Adopting OKRs can sometimes begin with premature sense of clarity. After all, what’s more natural to leaders than to boldly shape a new vision of change? And if it just a format or a process the leader is looking to adopt, the perceived ambiguity is minimal. Yet too often these youthful naive expectations meet the harsh reality of how difficult focus and alignment really are.
The “OKR Wall”, somewhat similar to the “Runner’s Wall” when a group of leaders adopting OKRs learns enough to realize that behind the simple format, a ton of hard work and potential conflicts are involved. As a famous consulting firm puts it “The alignment IS the work”. It is often in those very moments that some true leaders are tested and other new leaders emerge. It is when the general knowledge (that seems so simple) is practically applied to a complex messy context (that is your organization) that only a true leader can overcome the inherent ambiguity.
This article is part of a larger series: Ten Most Important OKR Accelerators
This is precisely why OKRs ARE so effective: They push courageous leaders into the fog of ambiguity and guide them to victory. But OKRs are just tools. Leaders follow other leaders. And when the ambiguity is thick and dark, only the courage and confidence of others allows us to persist and persevere to the finish line.
Interestingly enough, there is a common pattern that organizations experience when adopting OKRs over 3-7 (sometimes even 10) years:
- Stage 1: Learning the new way by copying the old way
- Stage 2: Practice awakes insights and epiphanies to form better OKRs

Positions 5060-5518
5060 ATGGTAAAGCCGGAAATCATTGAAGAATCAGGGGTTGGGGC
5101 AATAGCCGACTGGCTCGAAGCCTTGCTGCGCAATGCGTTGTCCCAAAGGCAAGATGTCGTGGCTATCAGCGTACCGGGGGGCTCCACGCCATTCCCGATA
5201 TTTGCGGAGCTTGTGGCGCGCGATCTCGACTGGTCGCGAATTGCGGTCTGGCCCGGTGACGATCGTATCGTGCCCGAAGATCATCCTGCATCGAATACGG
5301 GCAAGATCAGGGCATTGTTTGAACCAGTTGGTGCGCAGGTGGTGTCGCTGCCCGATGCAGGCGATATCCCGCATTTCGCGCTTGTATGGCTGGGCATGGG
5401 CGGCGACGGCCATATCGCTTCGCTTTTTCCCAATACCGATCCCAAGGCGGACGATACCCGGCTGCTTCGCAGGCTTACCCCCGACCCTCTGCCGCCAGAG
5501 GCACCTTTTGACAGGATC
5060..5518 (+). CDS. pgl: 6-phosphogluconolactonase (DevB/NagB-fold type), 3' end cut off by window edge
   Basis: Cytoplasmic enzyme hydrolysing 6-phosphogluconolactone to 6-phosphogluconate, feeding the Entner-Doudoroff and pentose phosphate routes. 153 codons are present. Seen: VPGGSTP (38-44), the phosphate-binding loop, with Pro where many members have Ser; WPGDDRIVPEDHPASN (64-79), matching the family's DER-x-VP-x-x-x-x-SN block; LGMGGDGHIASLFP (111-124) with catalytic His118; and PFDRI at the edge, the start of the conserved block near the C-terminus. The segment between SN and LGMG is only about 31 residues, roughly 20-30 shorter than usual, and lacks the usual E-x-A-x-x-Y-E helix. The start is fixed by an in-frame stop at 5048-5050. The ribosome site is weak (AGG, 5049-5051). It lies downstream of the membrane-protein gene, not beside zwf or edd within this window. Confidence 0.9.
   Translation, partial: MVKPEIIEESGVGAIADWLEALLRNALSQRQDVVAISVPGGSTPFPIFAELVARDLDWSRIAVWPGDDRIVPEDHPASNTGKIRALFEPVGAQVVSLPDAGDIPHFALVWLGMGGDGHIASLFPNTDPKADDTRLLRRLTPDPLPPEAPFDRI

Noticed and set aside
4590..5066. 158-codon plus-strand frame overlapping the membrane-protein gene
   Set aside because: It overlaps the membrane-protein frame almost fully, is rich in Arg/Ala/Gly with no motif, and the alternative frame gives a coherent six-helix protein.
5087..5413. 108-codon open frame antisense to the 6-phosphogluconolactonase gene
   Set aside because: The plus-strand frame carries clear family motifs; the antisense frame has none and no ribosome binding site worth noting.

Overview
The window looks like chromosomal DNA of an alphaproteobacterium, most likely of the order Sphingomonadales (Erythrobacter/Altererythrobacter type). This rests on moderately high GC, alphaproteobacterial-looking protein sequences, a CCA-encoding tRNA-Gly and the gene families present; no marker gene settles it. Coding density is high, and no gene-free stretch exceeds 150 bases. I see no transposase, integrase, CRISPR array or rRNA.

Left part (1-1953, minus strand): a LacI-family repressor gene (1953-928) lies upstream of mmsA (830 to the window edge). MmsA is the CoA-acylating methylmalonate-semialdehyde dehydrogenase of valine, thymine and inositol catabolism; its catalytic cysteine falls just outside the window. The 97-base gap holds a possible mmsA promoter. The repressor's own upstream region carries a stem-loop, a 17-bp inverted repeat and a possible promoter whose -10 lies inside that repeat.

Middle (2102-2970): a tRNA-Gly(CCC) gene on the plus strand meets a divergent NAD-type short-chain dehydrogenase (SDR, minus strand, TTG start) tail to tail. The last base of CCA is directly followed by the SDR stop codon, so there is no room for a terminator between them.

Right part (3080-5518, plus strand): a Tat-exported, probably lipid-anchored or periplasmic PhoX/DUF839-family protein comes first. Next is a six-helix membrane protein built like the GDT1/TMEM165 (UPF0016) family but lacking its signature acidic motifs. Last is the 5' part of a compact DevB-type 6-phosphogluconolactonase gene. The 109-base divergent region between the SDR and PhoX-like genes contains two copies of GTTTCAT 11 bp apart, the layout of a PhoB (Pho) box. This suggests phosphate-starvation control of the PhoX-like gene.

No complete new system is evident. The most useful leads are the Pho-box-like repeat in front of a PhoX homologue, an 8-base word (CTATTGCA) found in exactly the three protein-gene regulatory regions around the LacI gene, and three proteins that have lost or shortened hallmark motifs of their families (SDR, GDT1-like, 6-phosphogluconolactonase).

- Stage 3: Changing from cascading down to collaborative OKRs for true vertical alignment
- Stage 4: Hitting the stride with OKRs and leaping walls
- Stage 5: Innovating & evolving pass the OKRs into org-specific practices
Most companies that abandon OKRs, do it between Stage 1 and 2 where initial excitement and buy-in fizzes out yet significant benefits are in stage 3 and 4 (sometimes not yet visible). That’s precisely where a trusted leader is needed to guide through and within the ambiguity and unknowns. Without this leader, most companies will remain at earlier stages or abandon altogether.
Unfortunately, some organizations hire and grow leaders that are risk adverse. In this scenario, OKR process is methodically documented (not experimented) and any ambiguity is placed on shoulders of “one throat to choke” person so others can comfortably sleep at night. And yes, even in these scenarios OKRs can provide value through focus and alignment.
Yet there is a better way: Embrace the unknown of how to adopt this approach and accept the “bumpy ride”. Allow for opportunities to learn and pivot as OKRs are adopted. And most importantly, trust your leaders that can see and have seen what’s at stage 3 and 4.
Of course having an experienced OKR consultant partnering and supporting the change leader can help you advance through these stages much faster.
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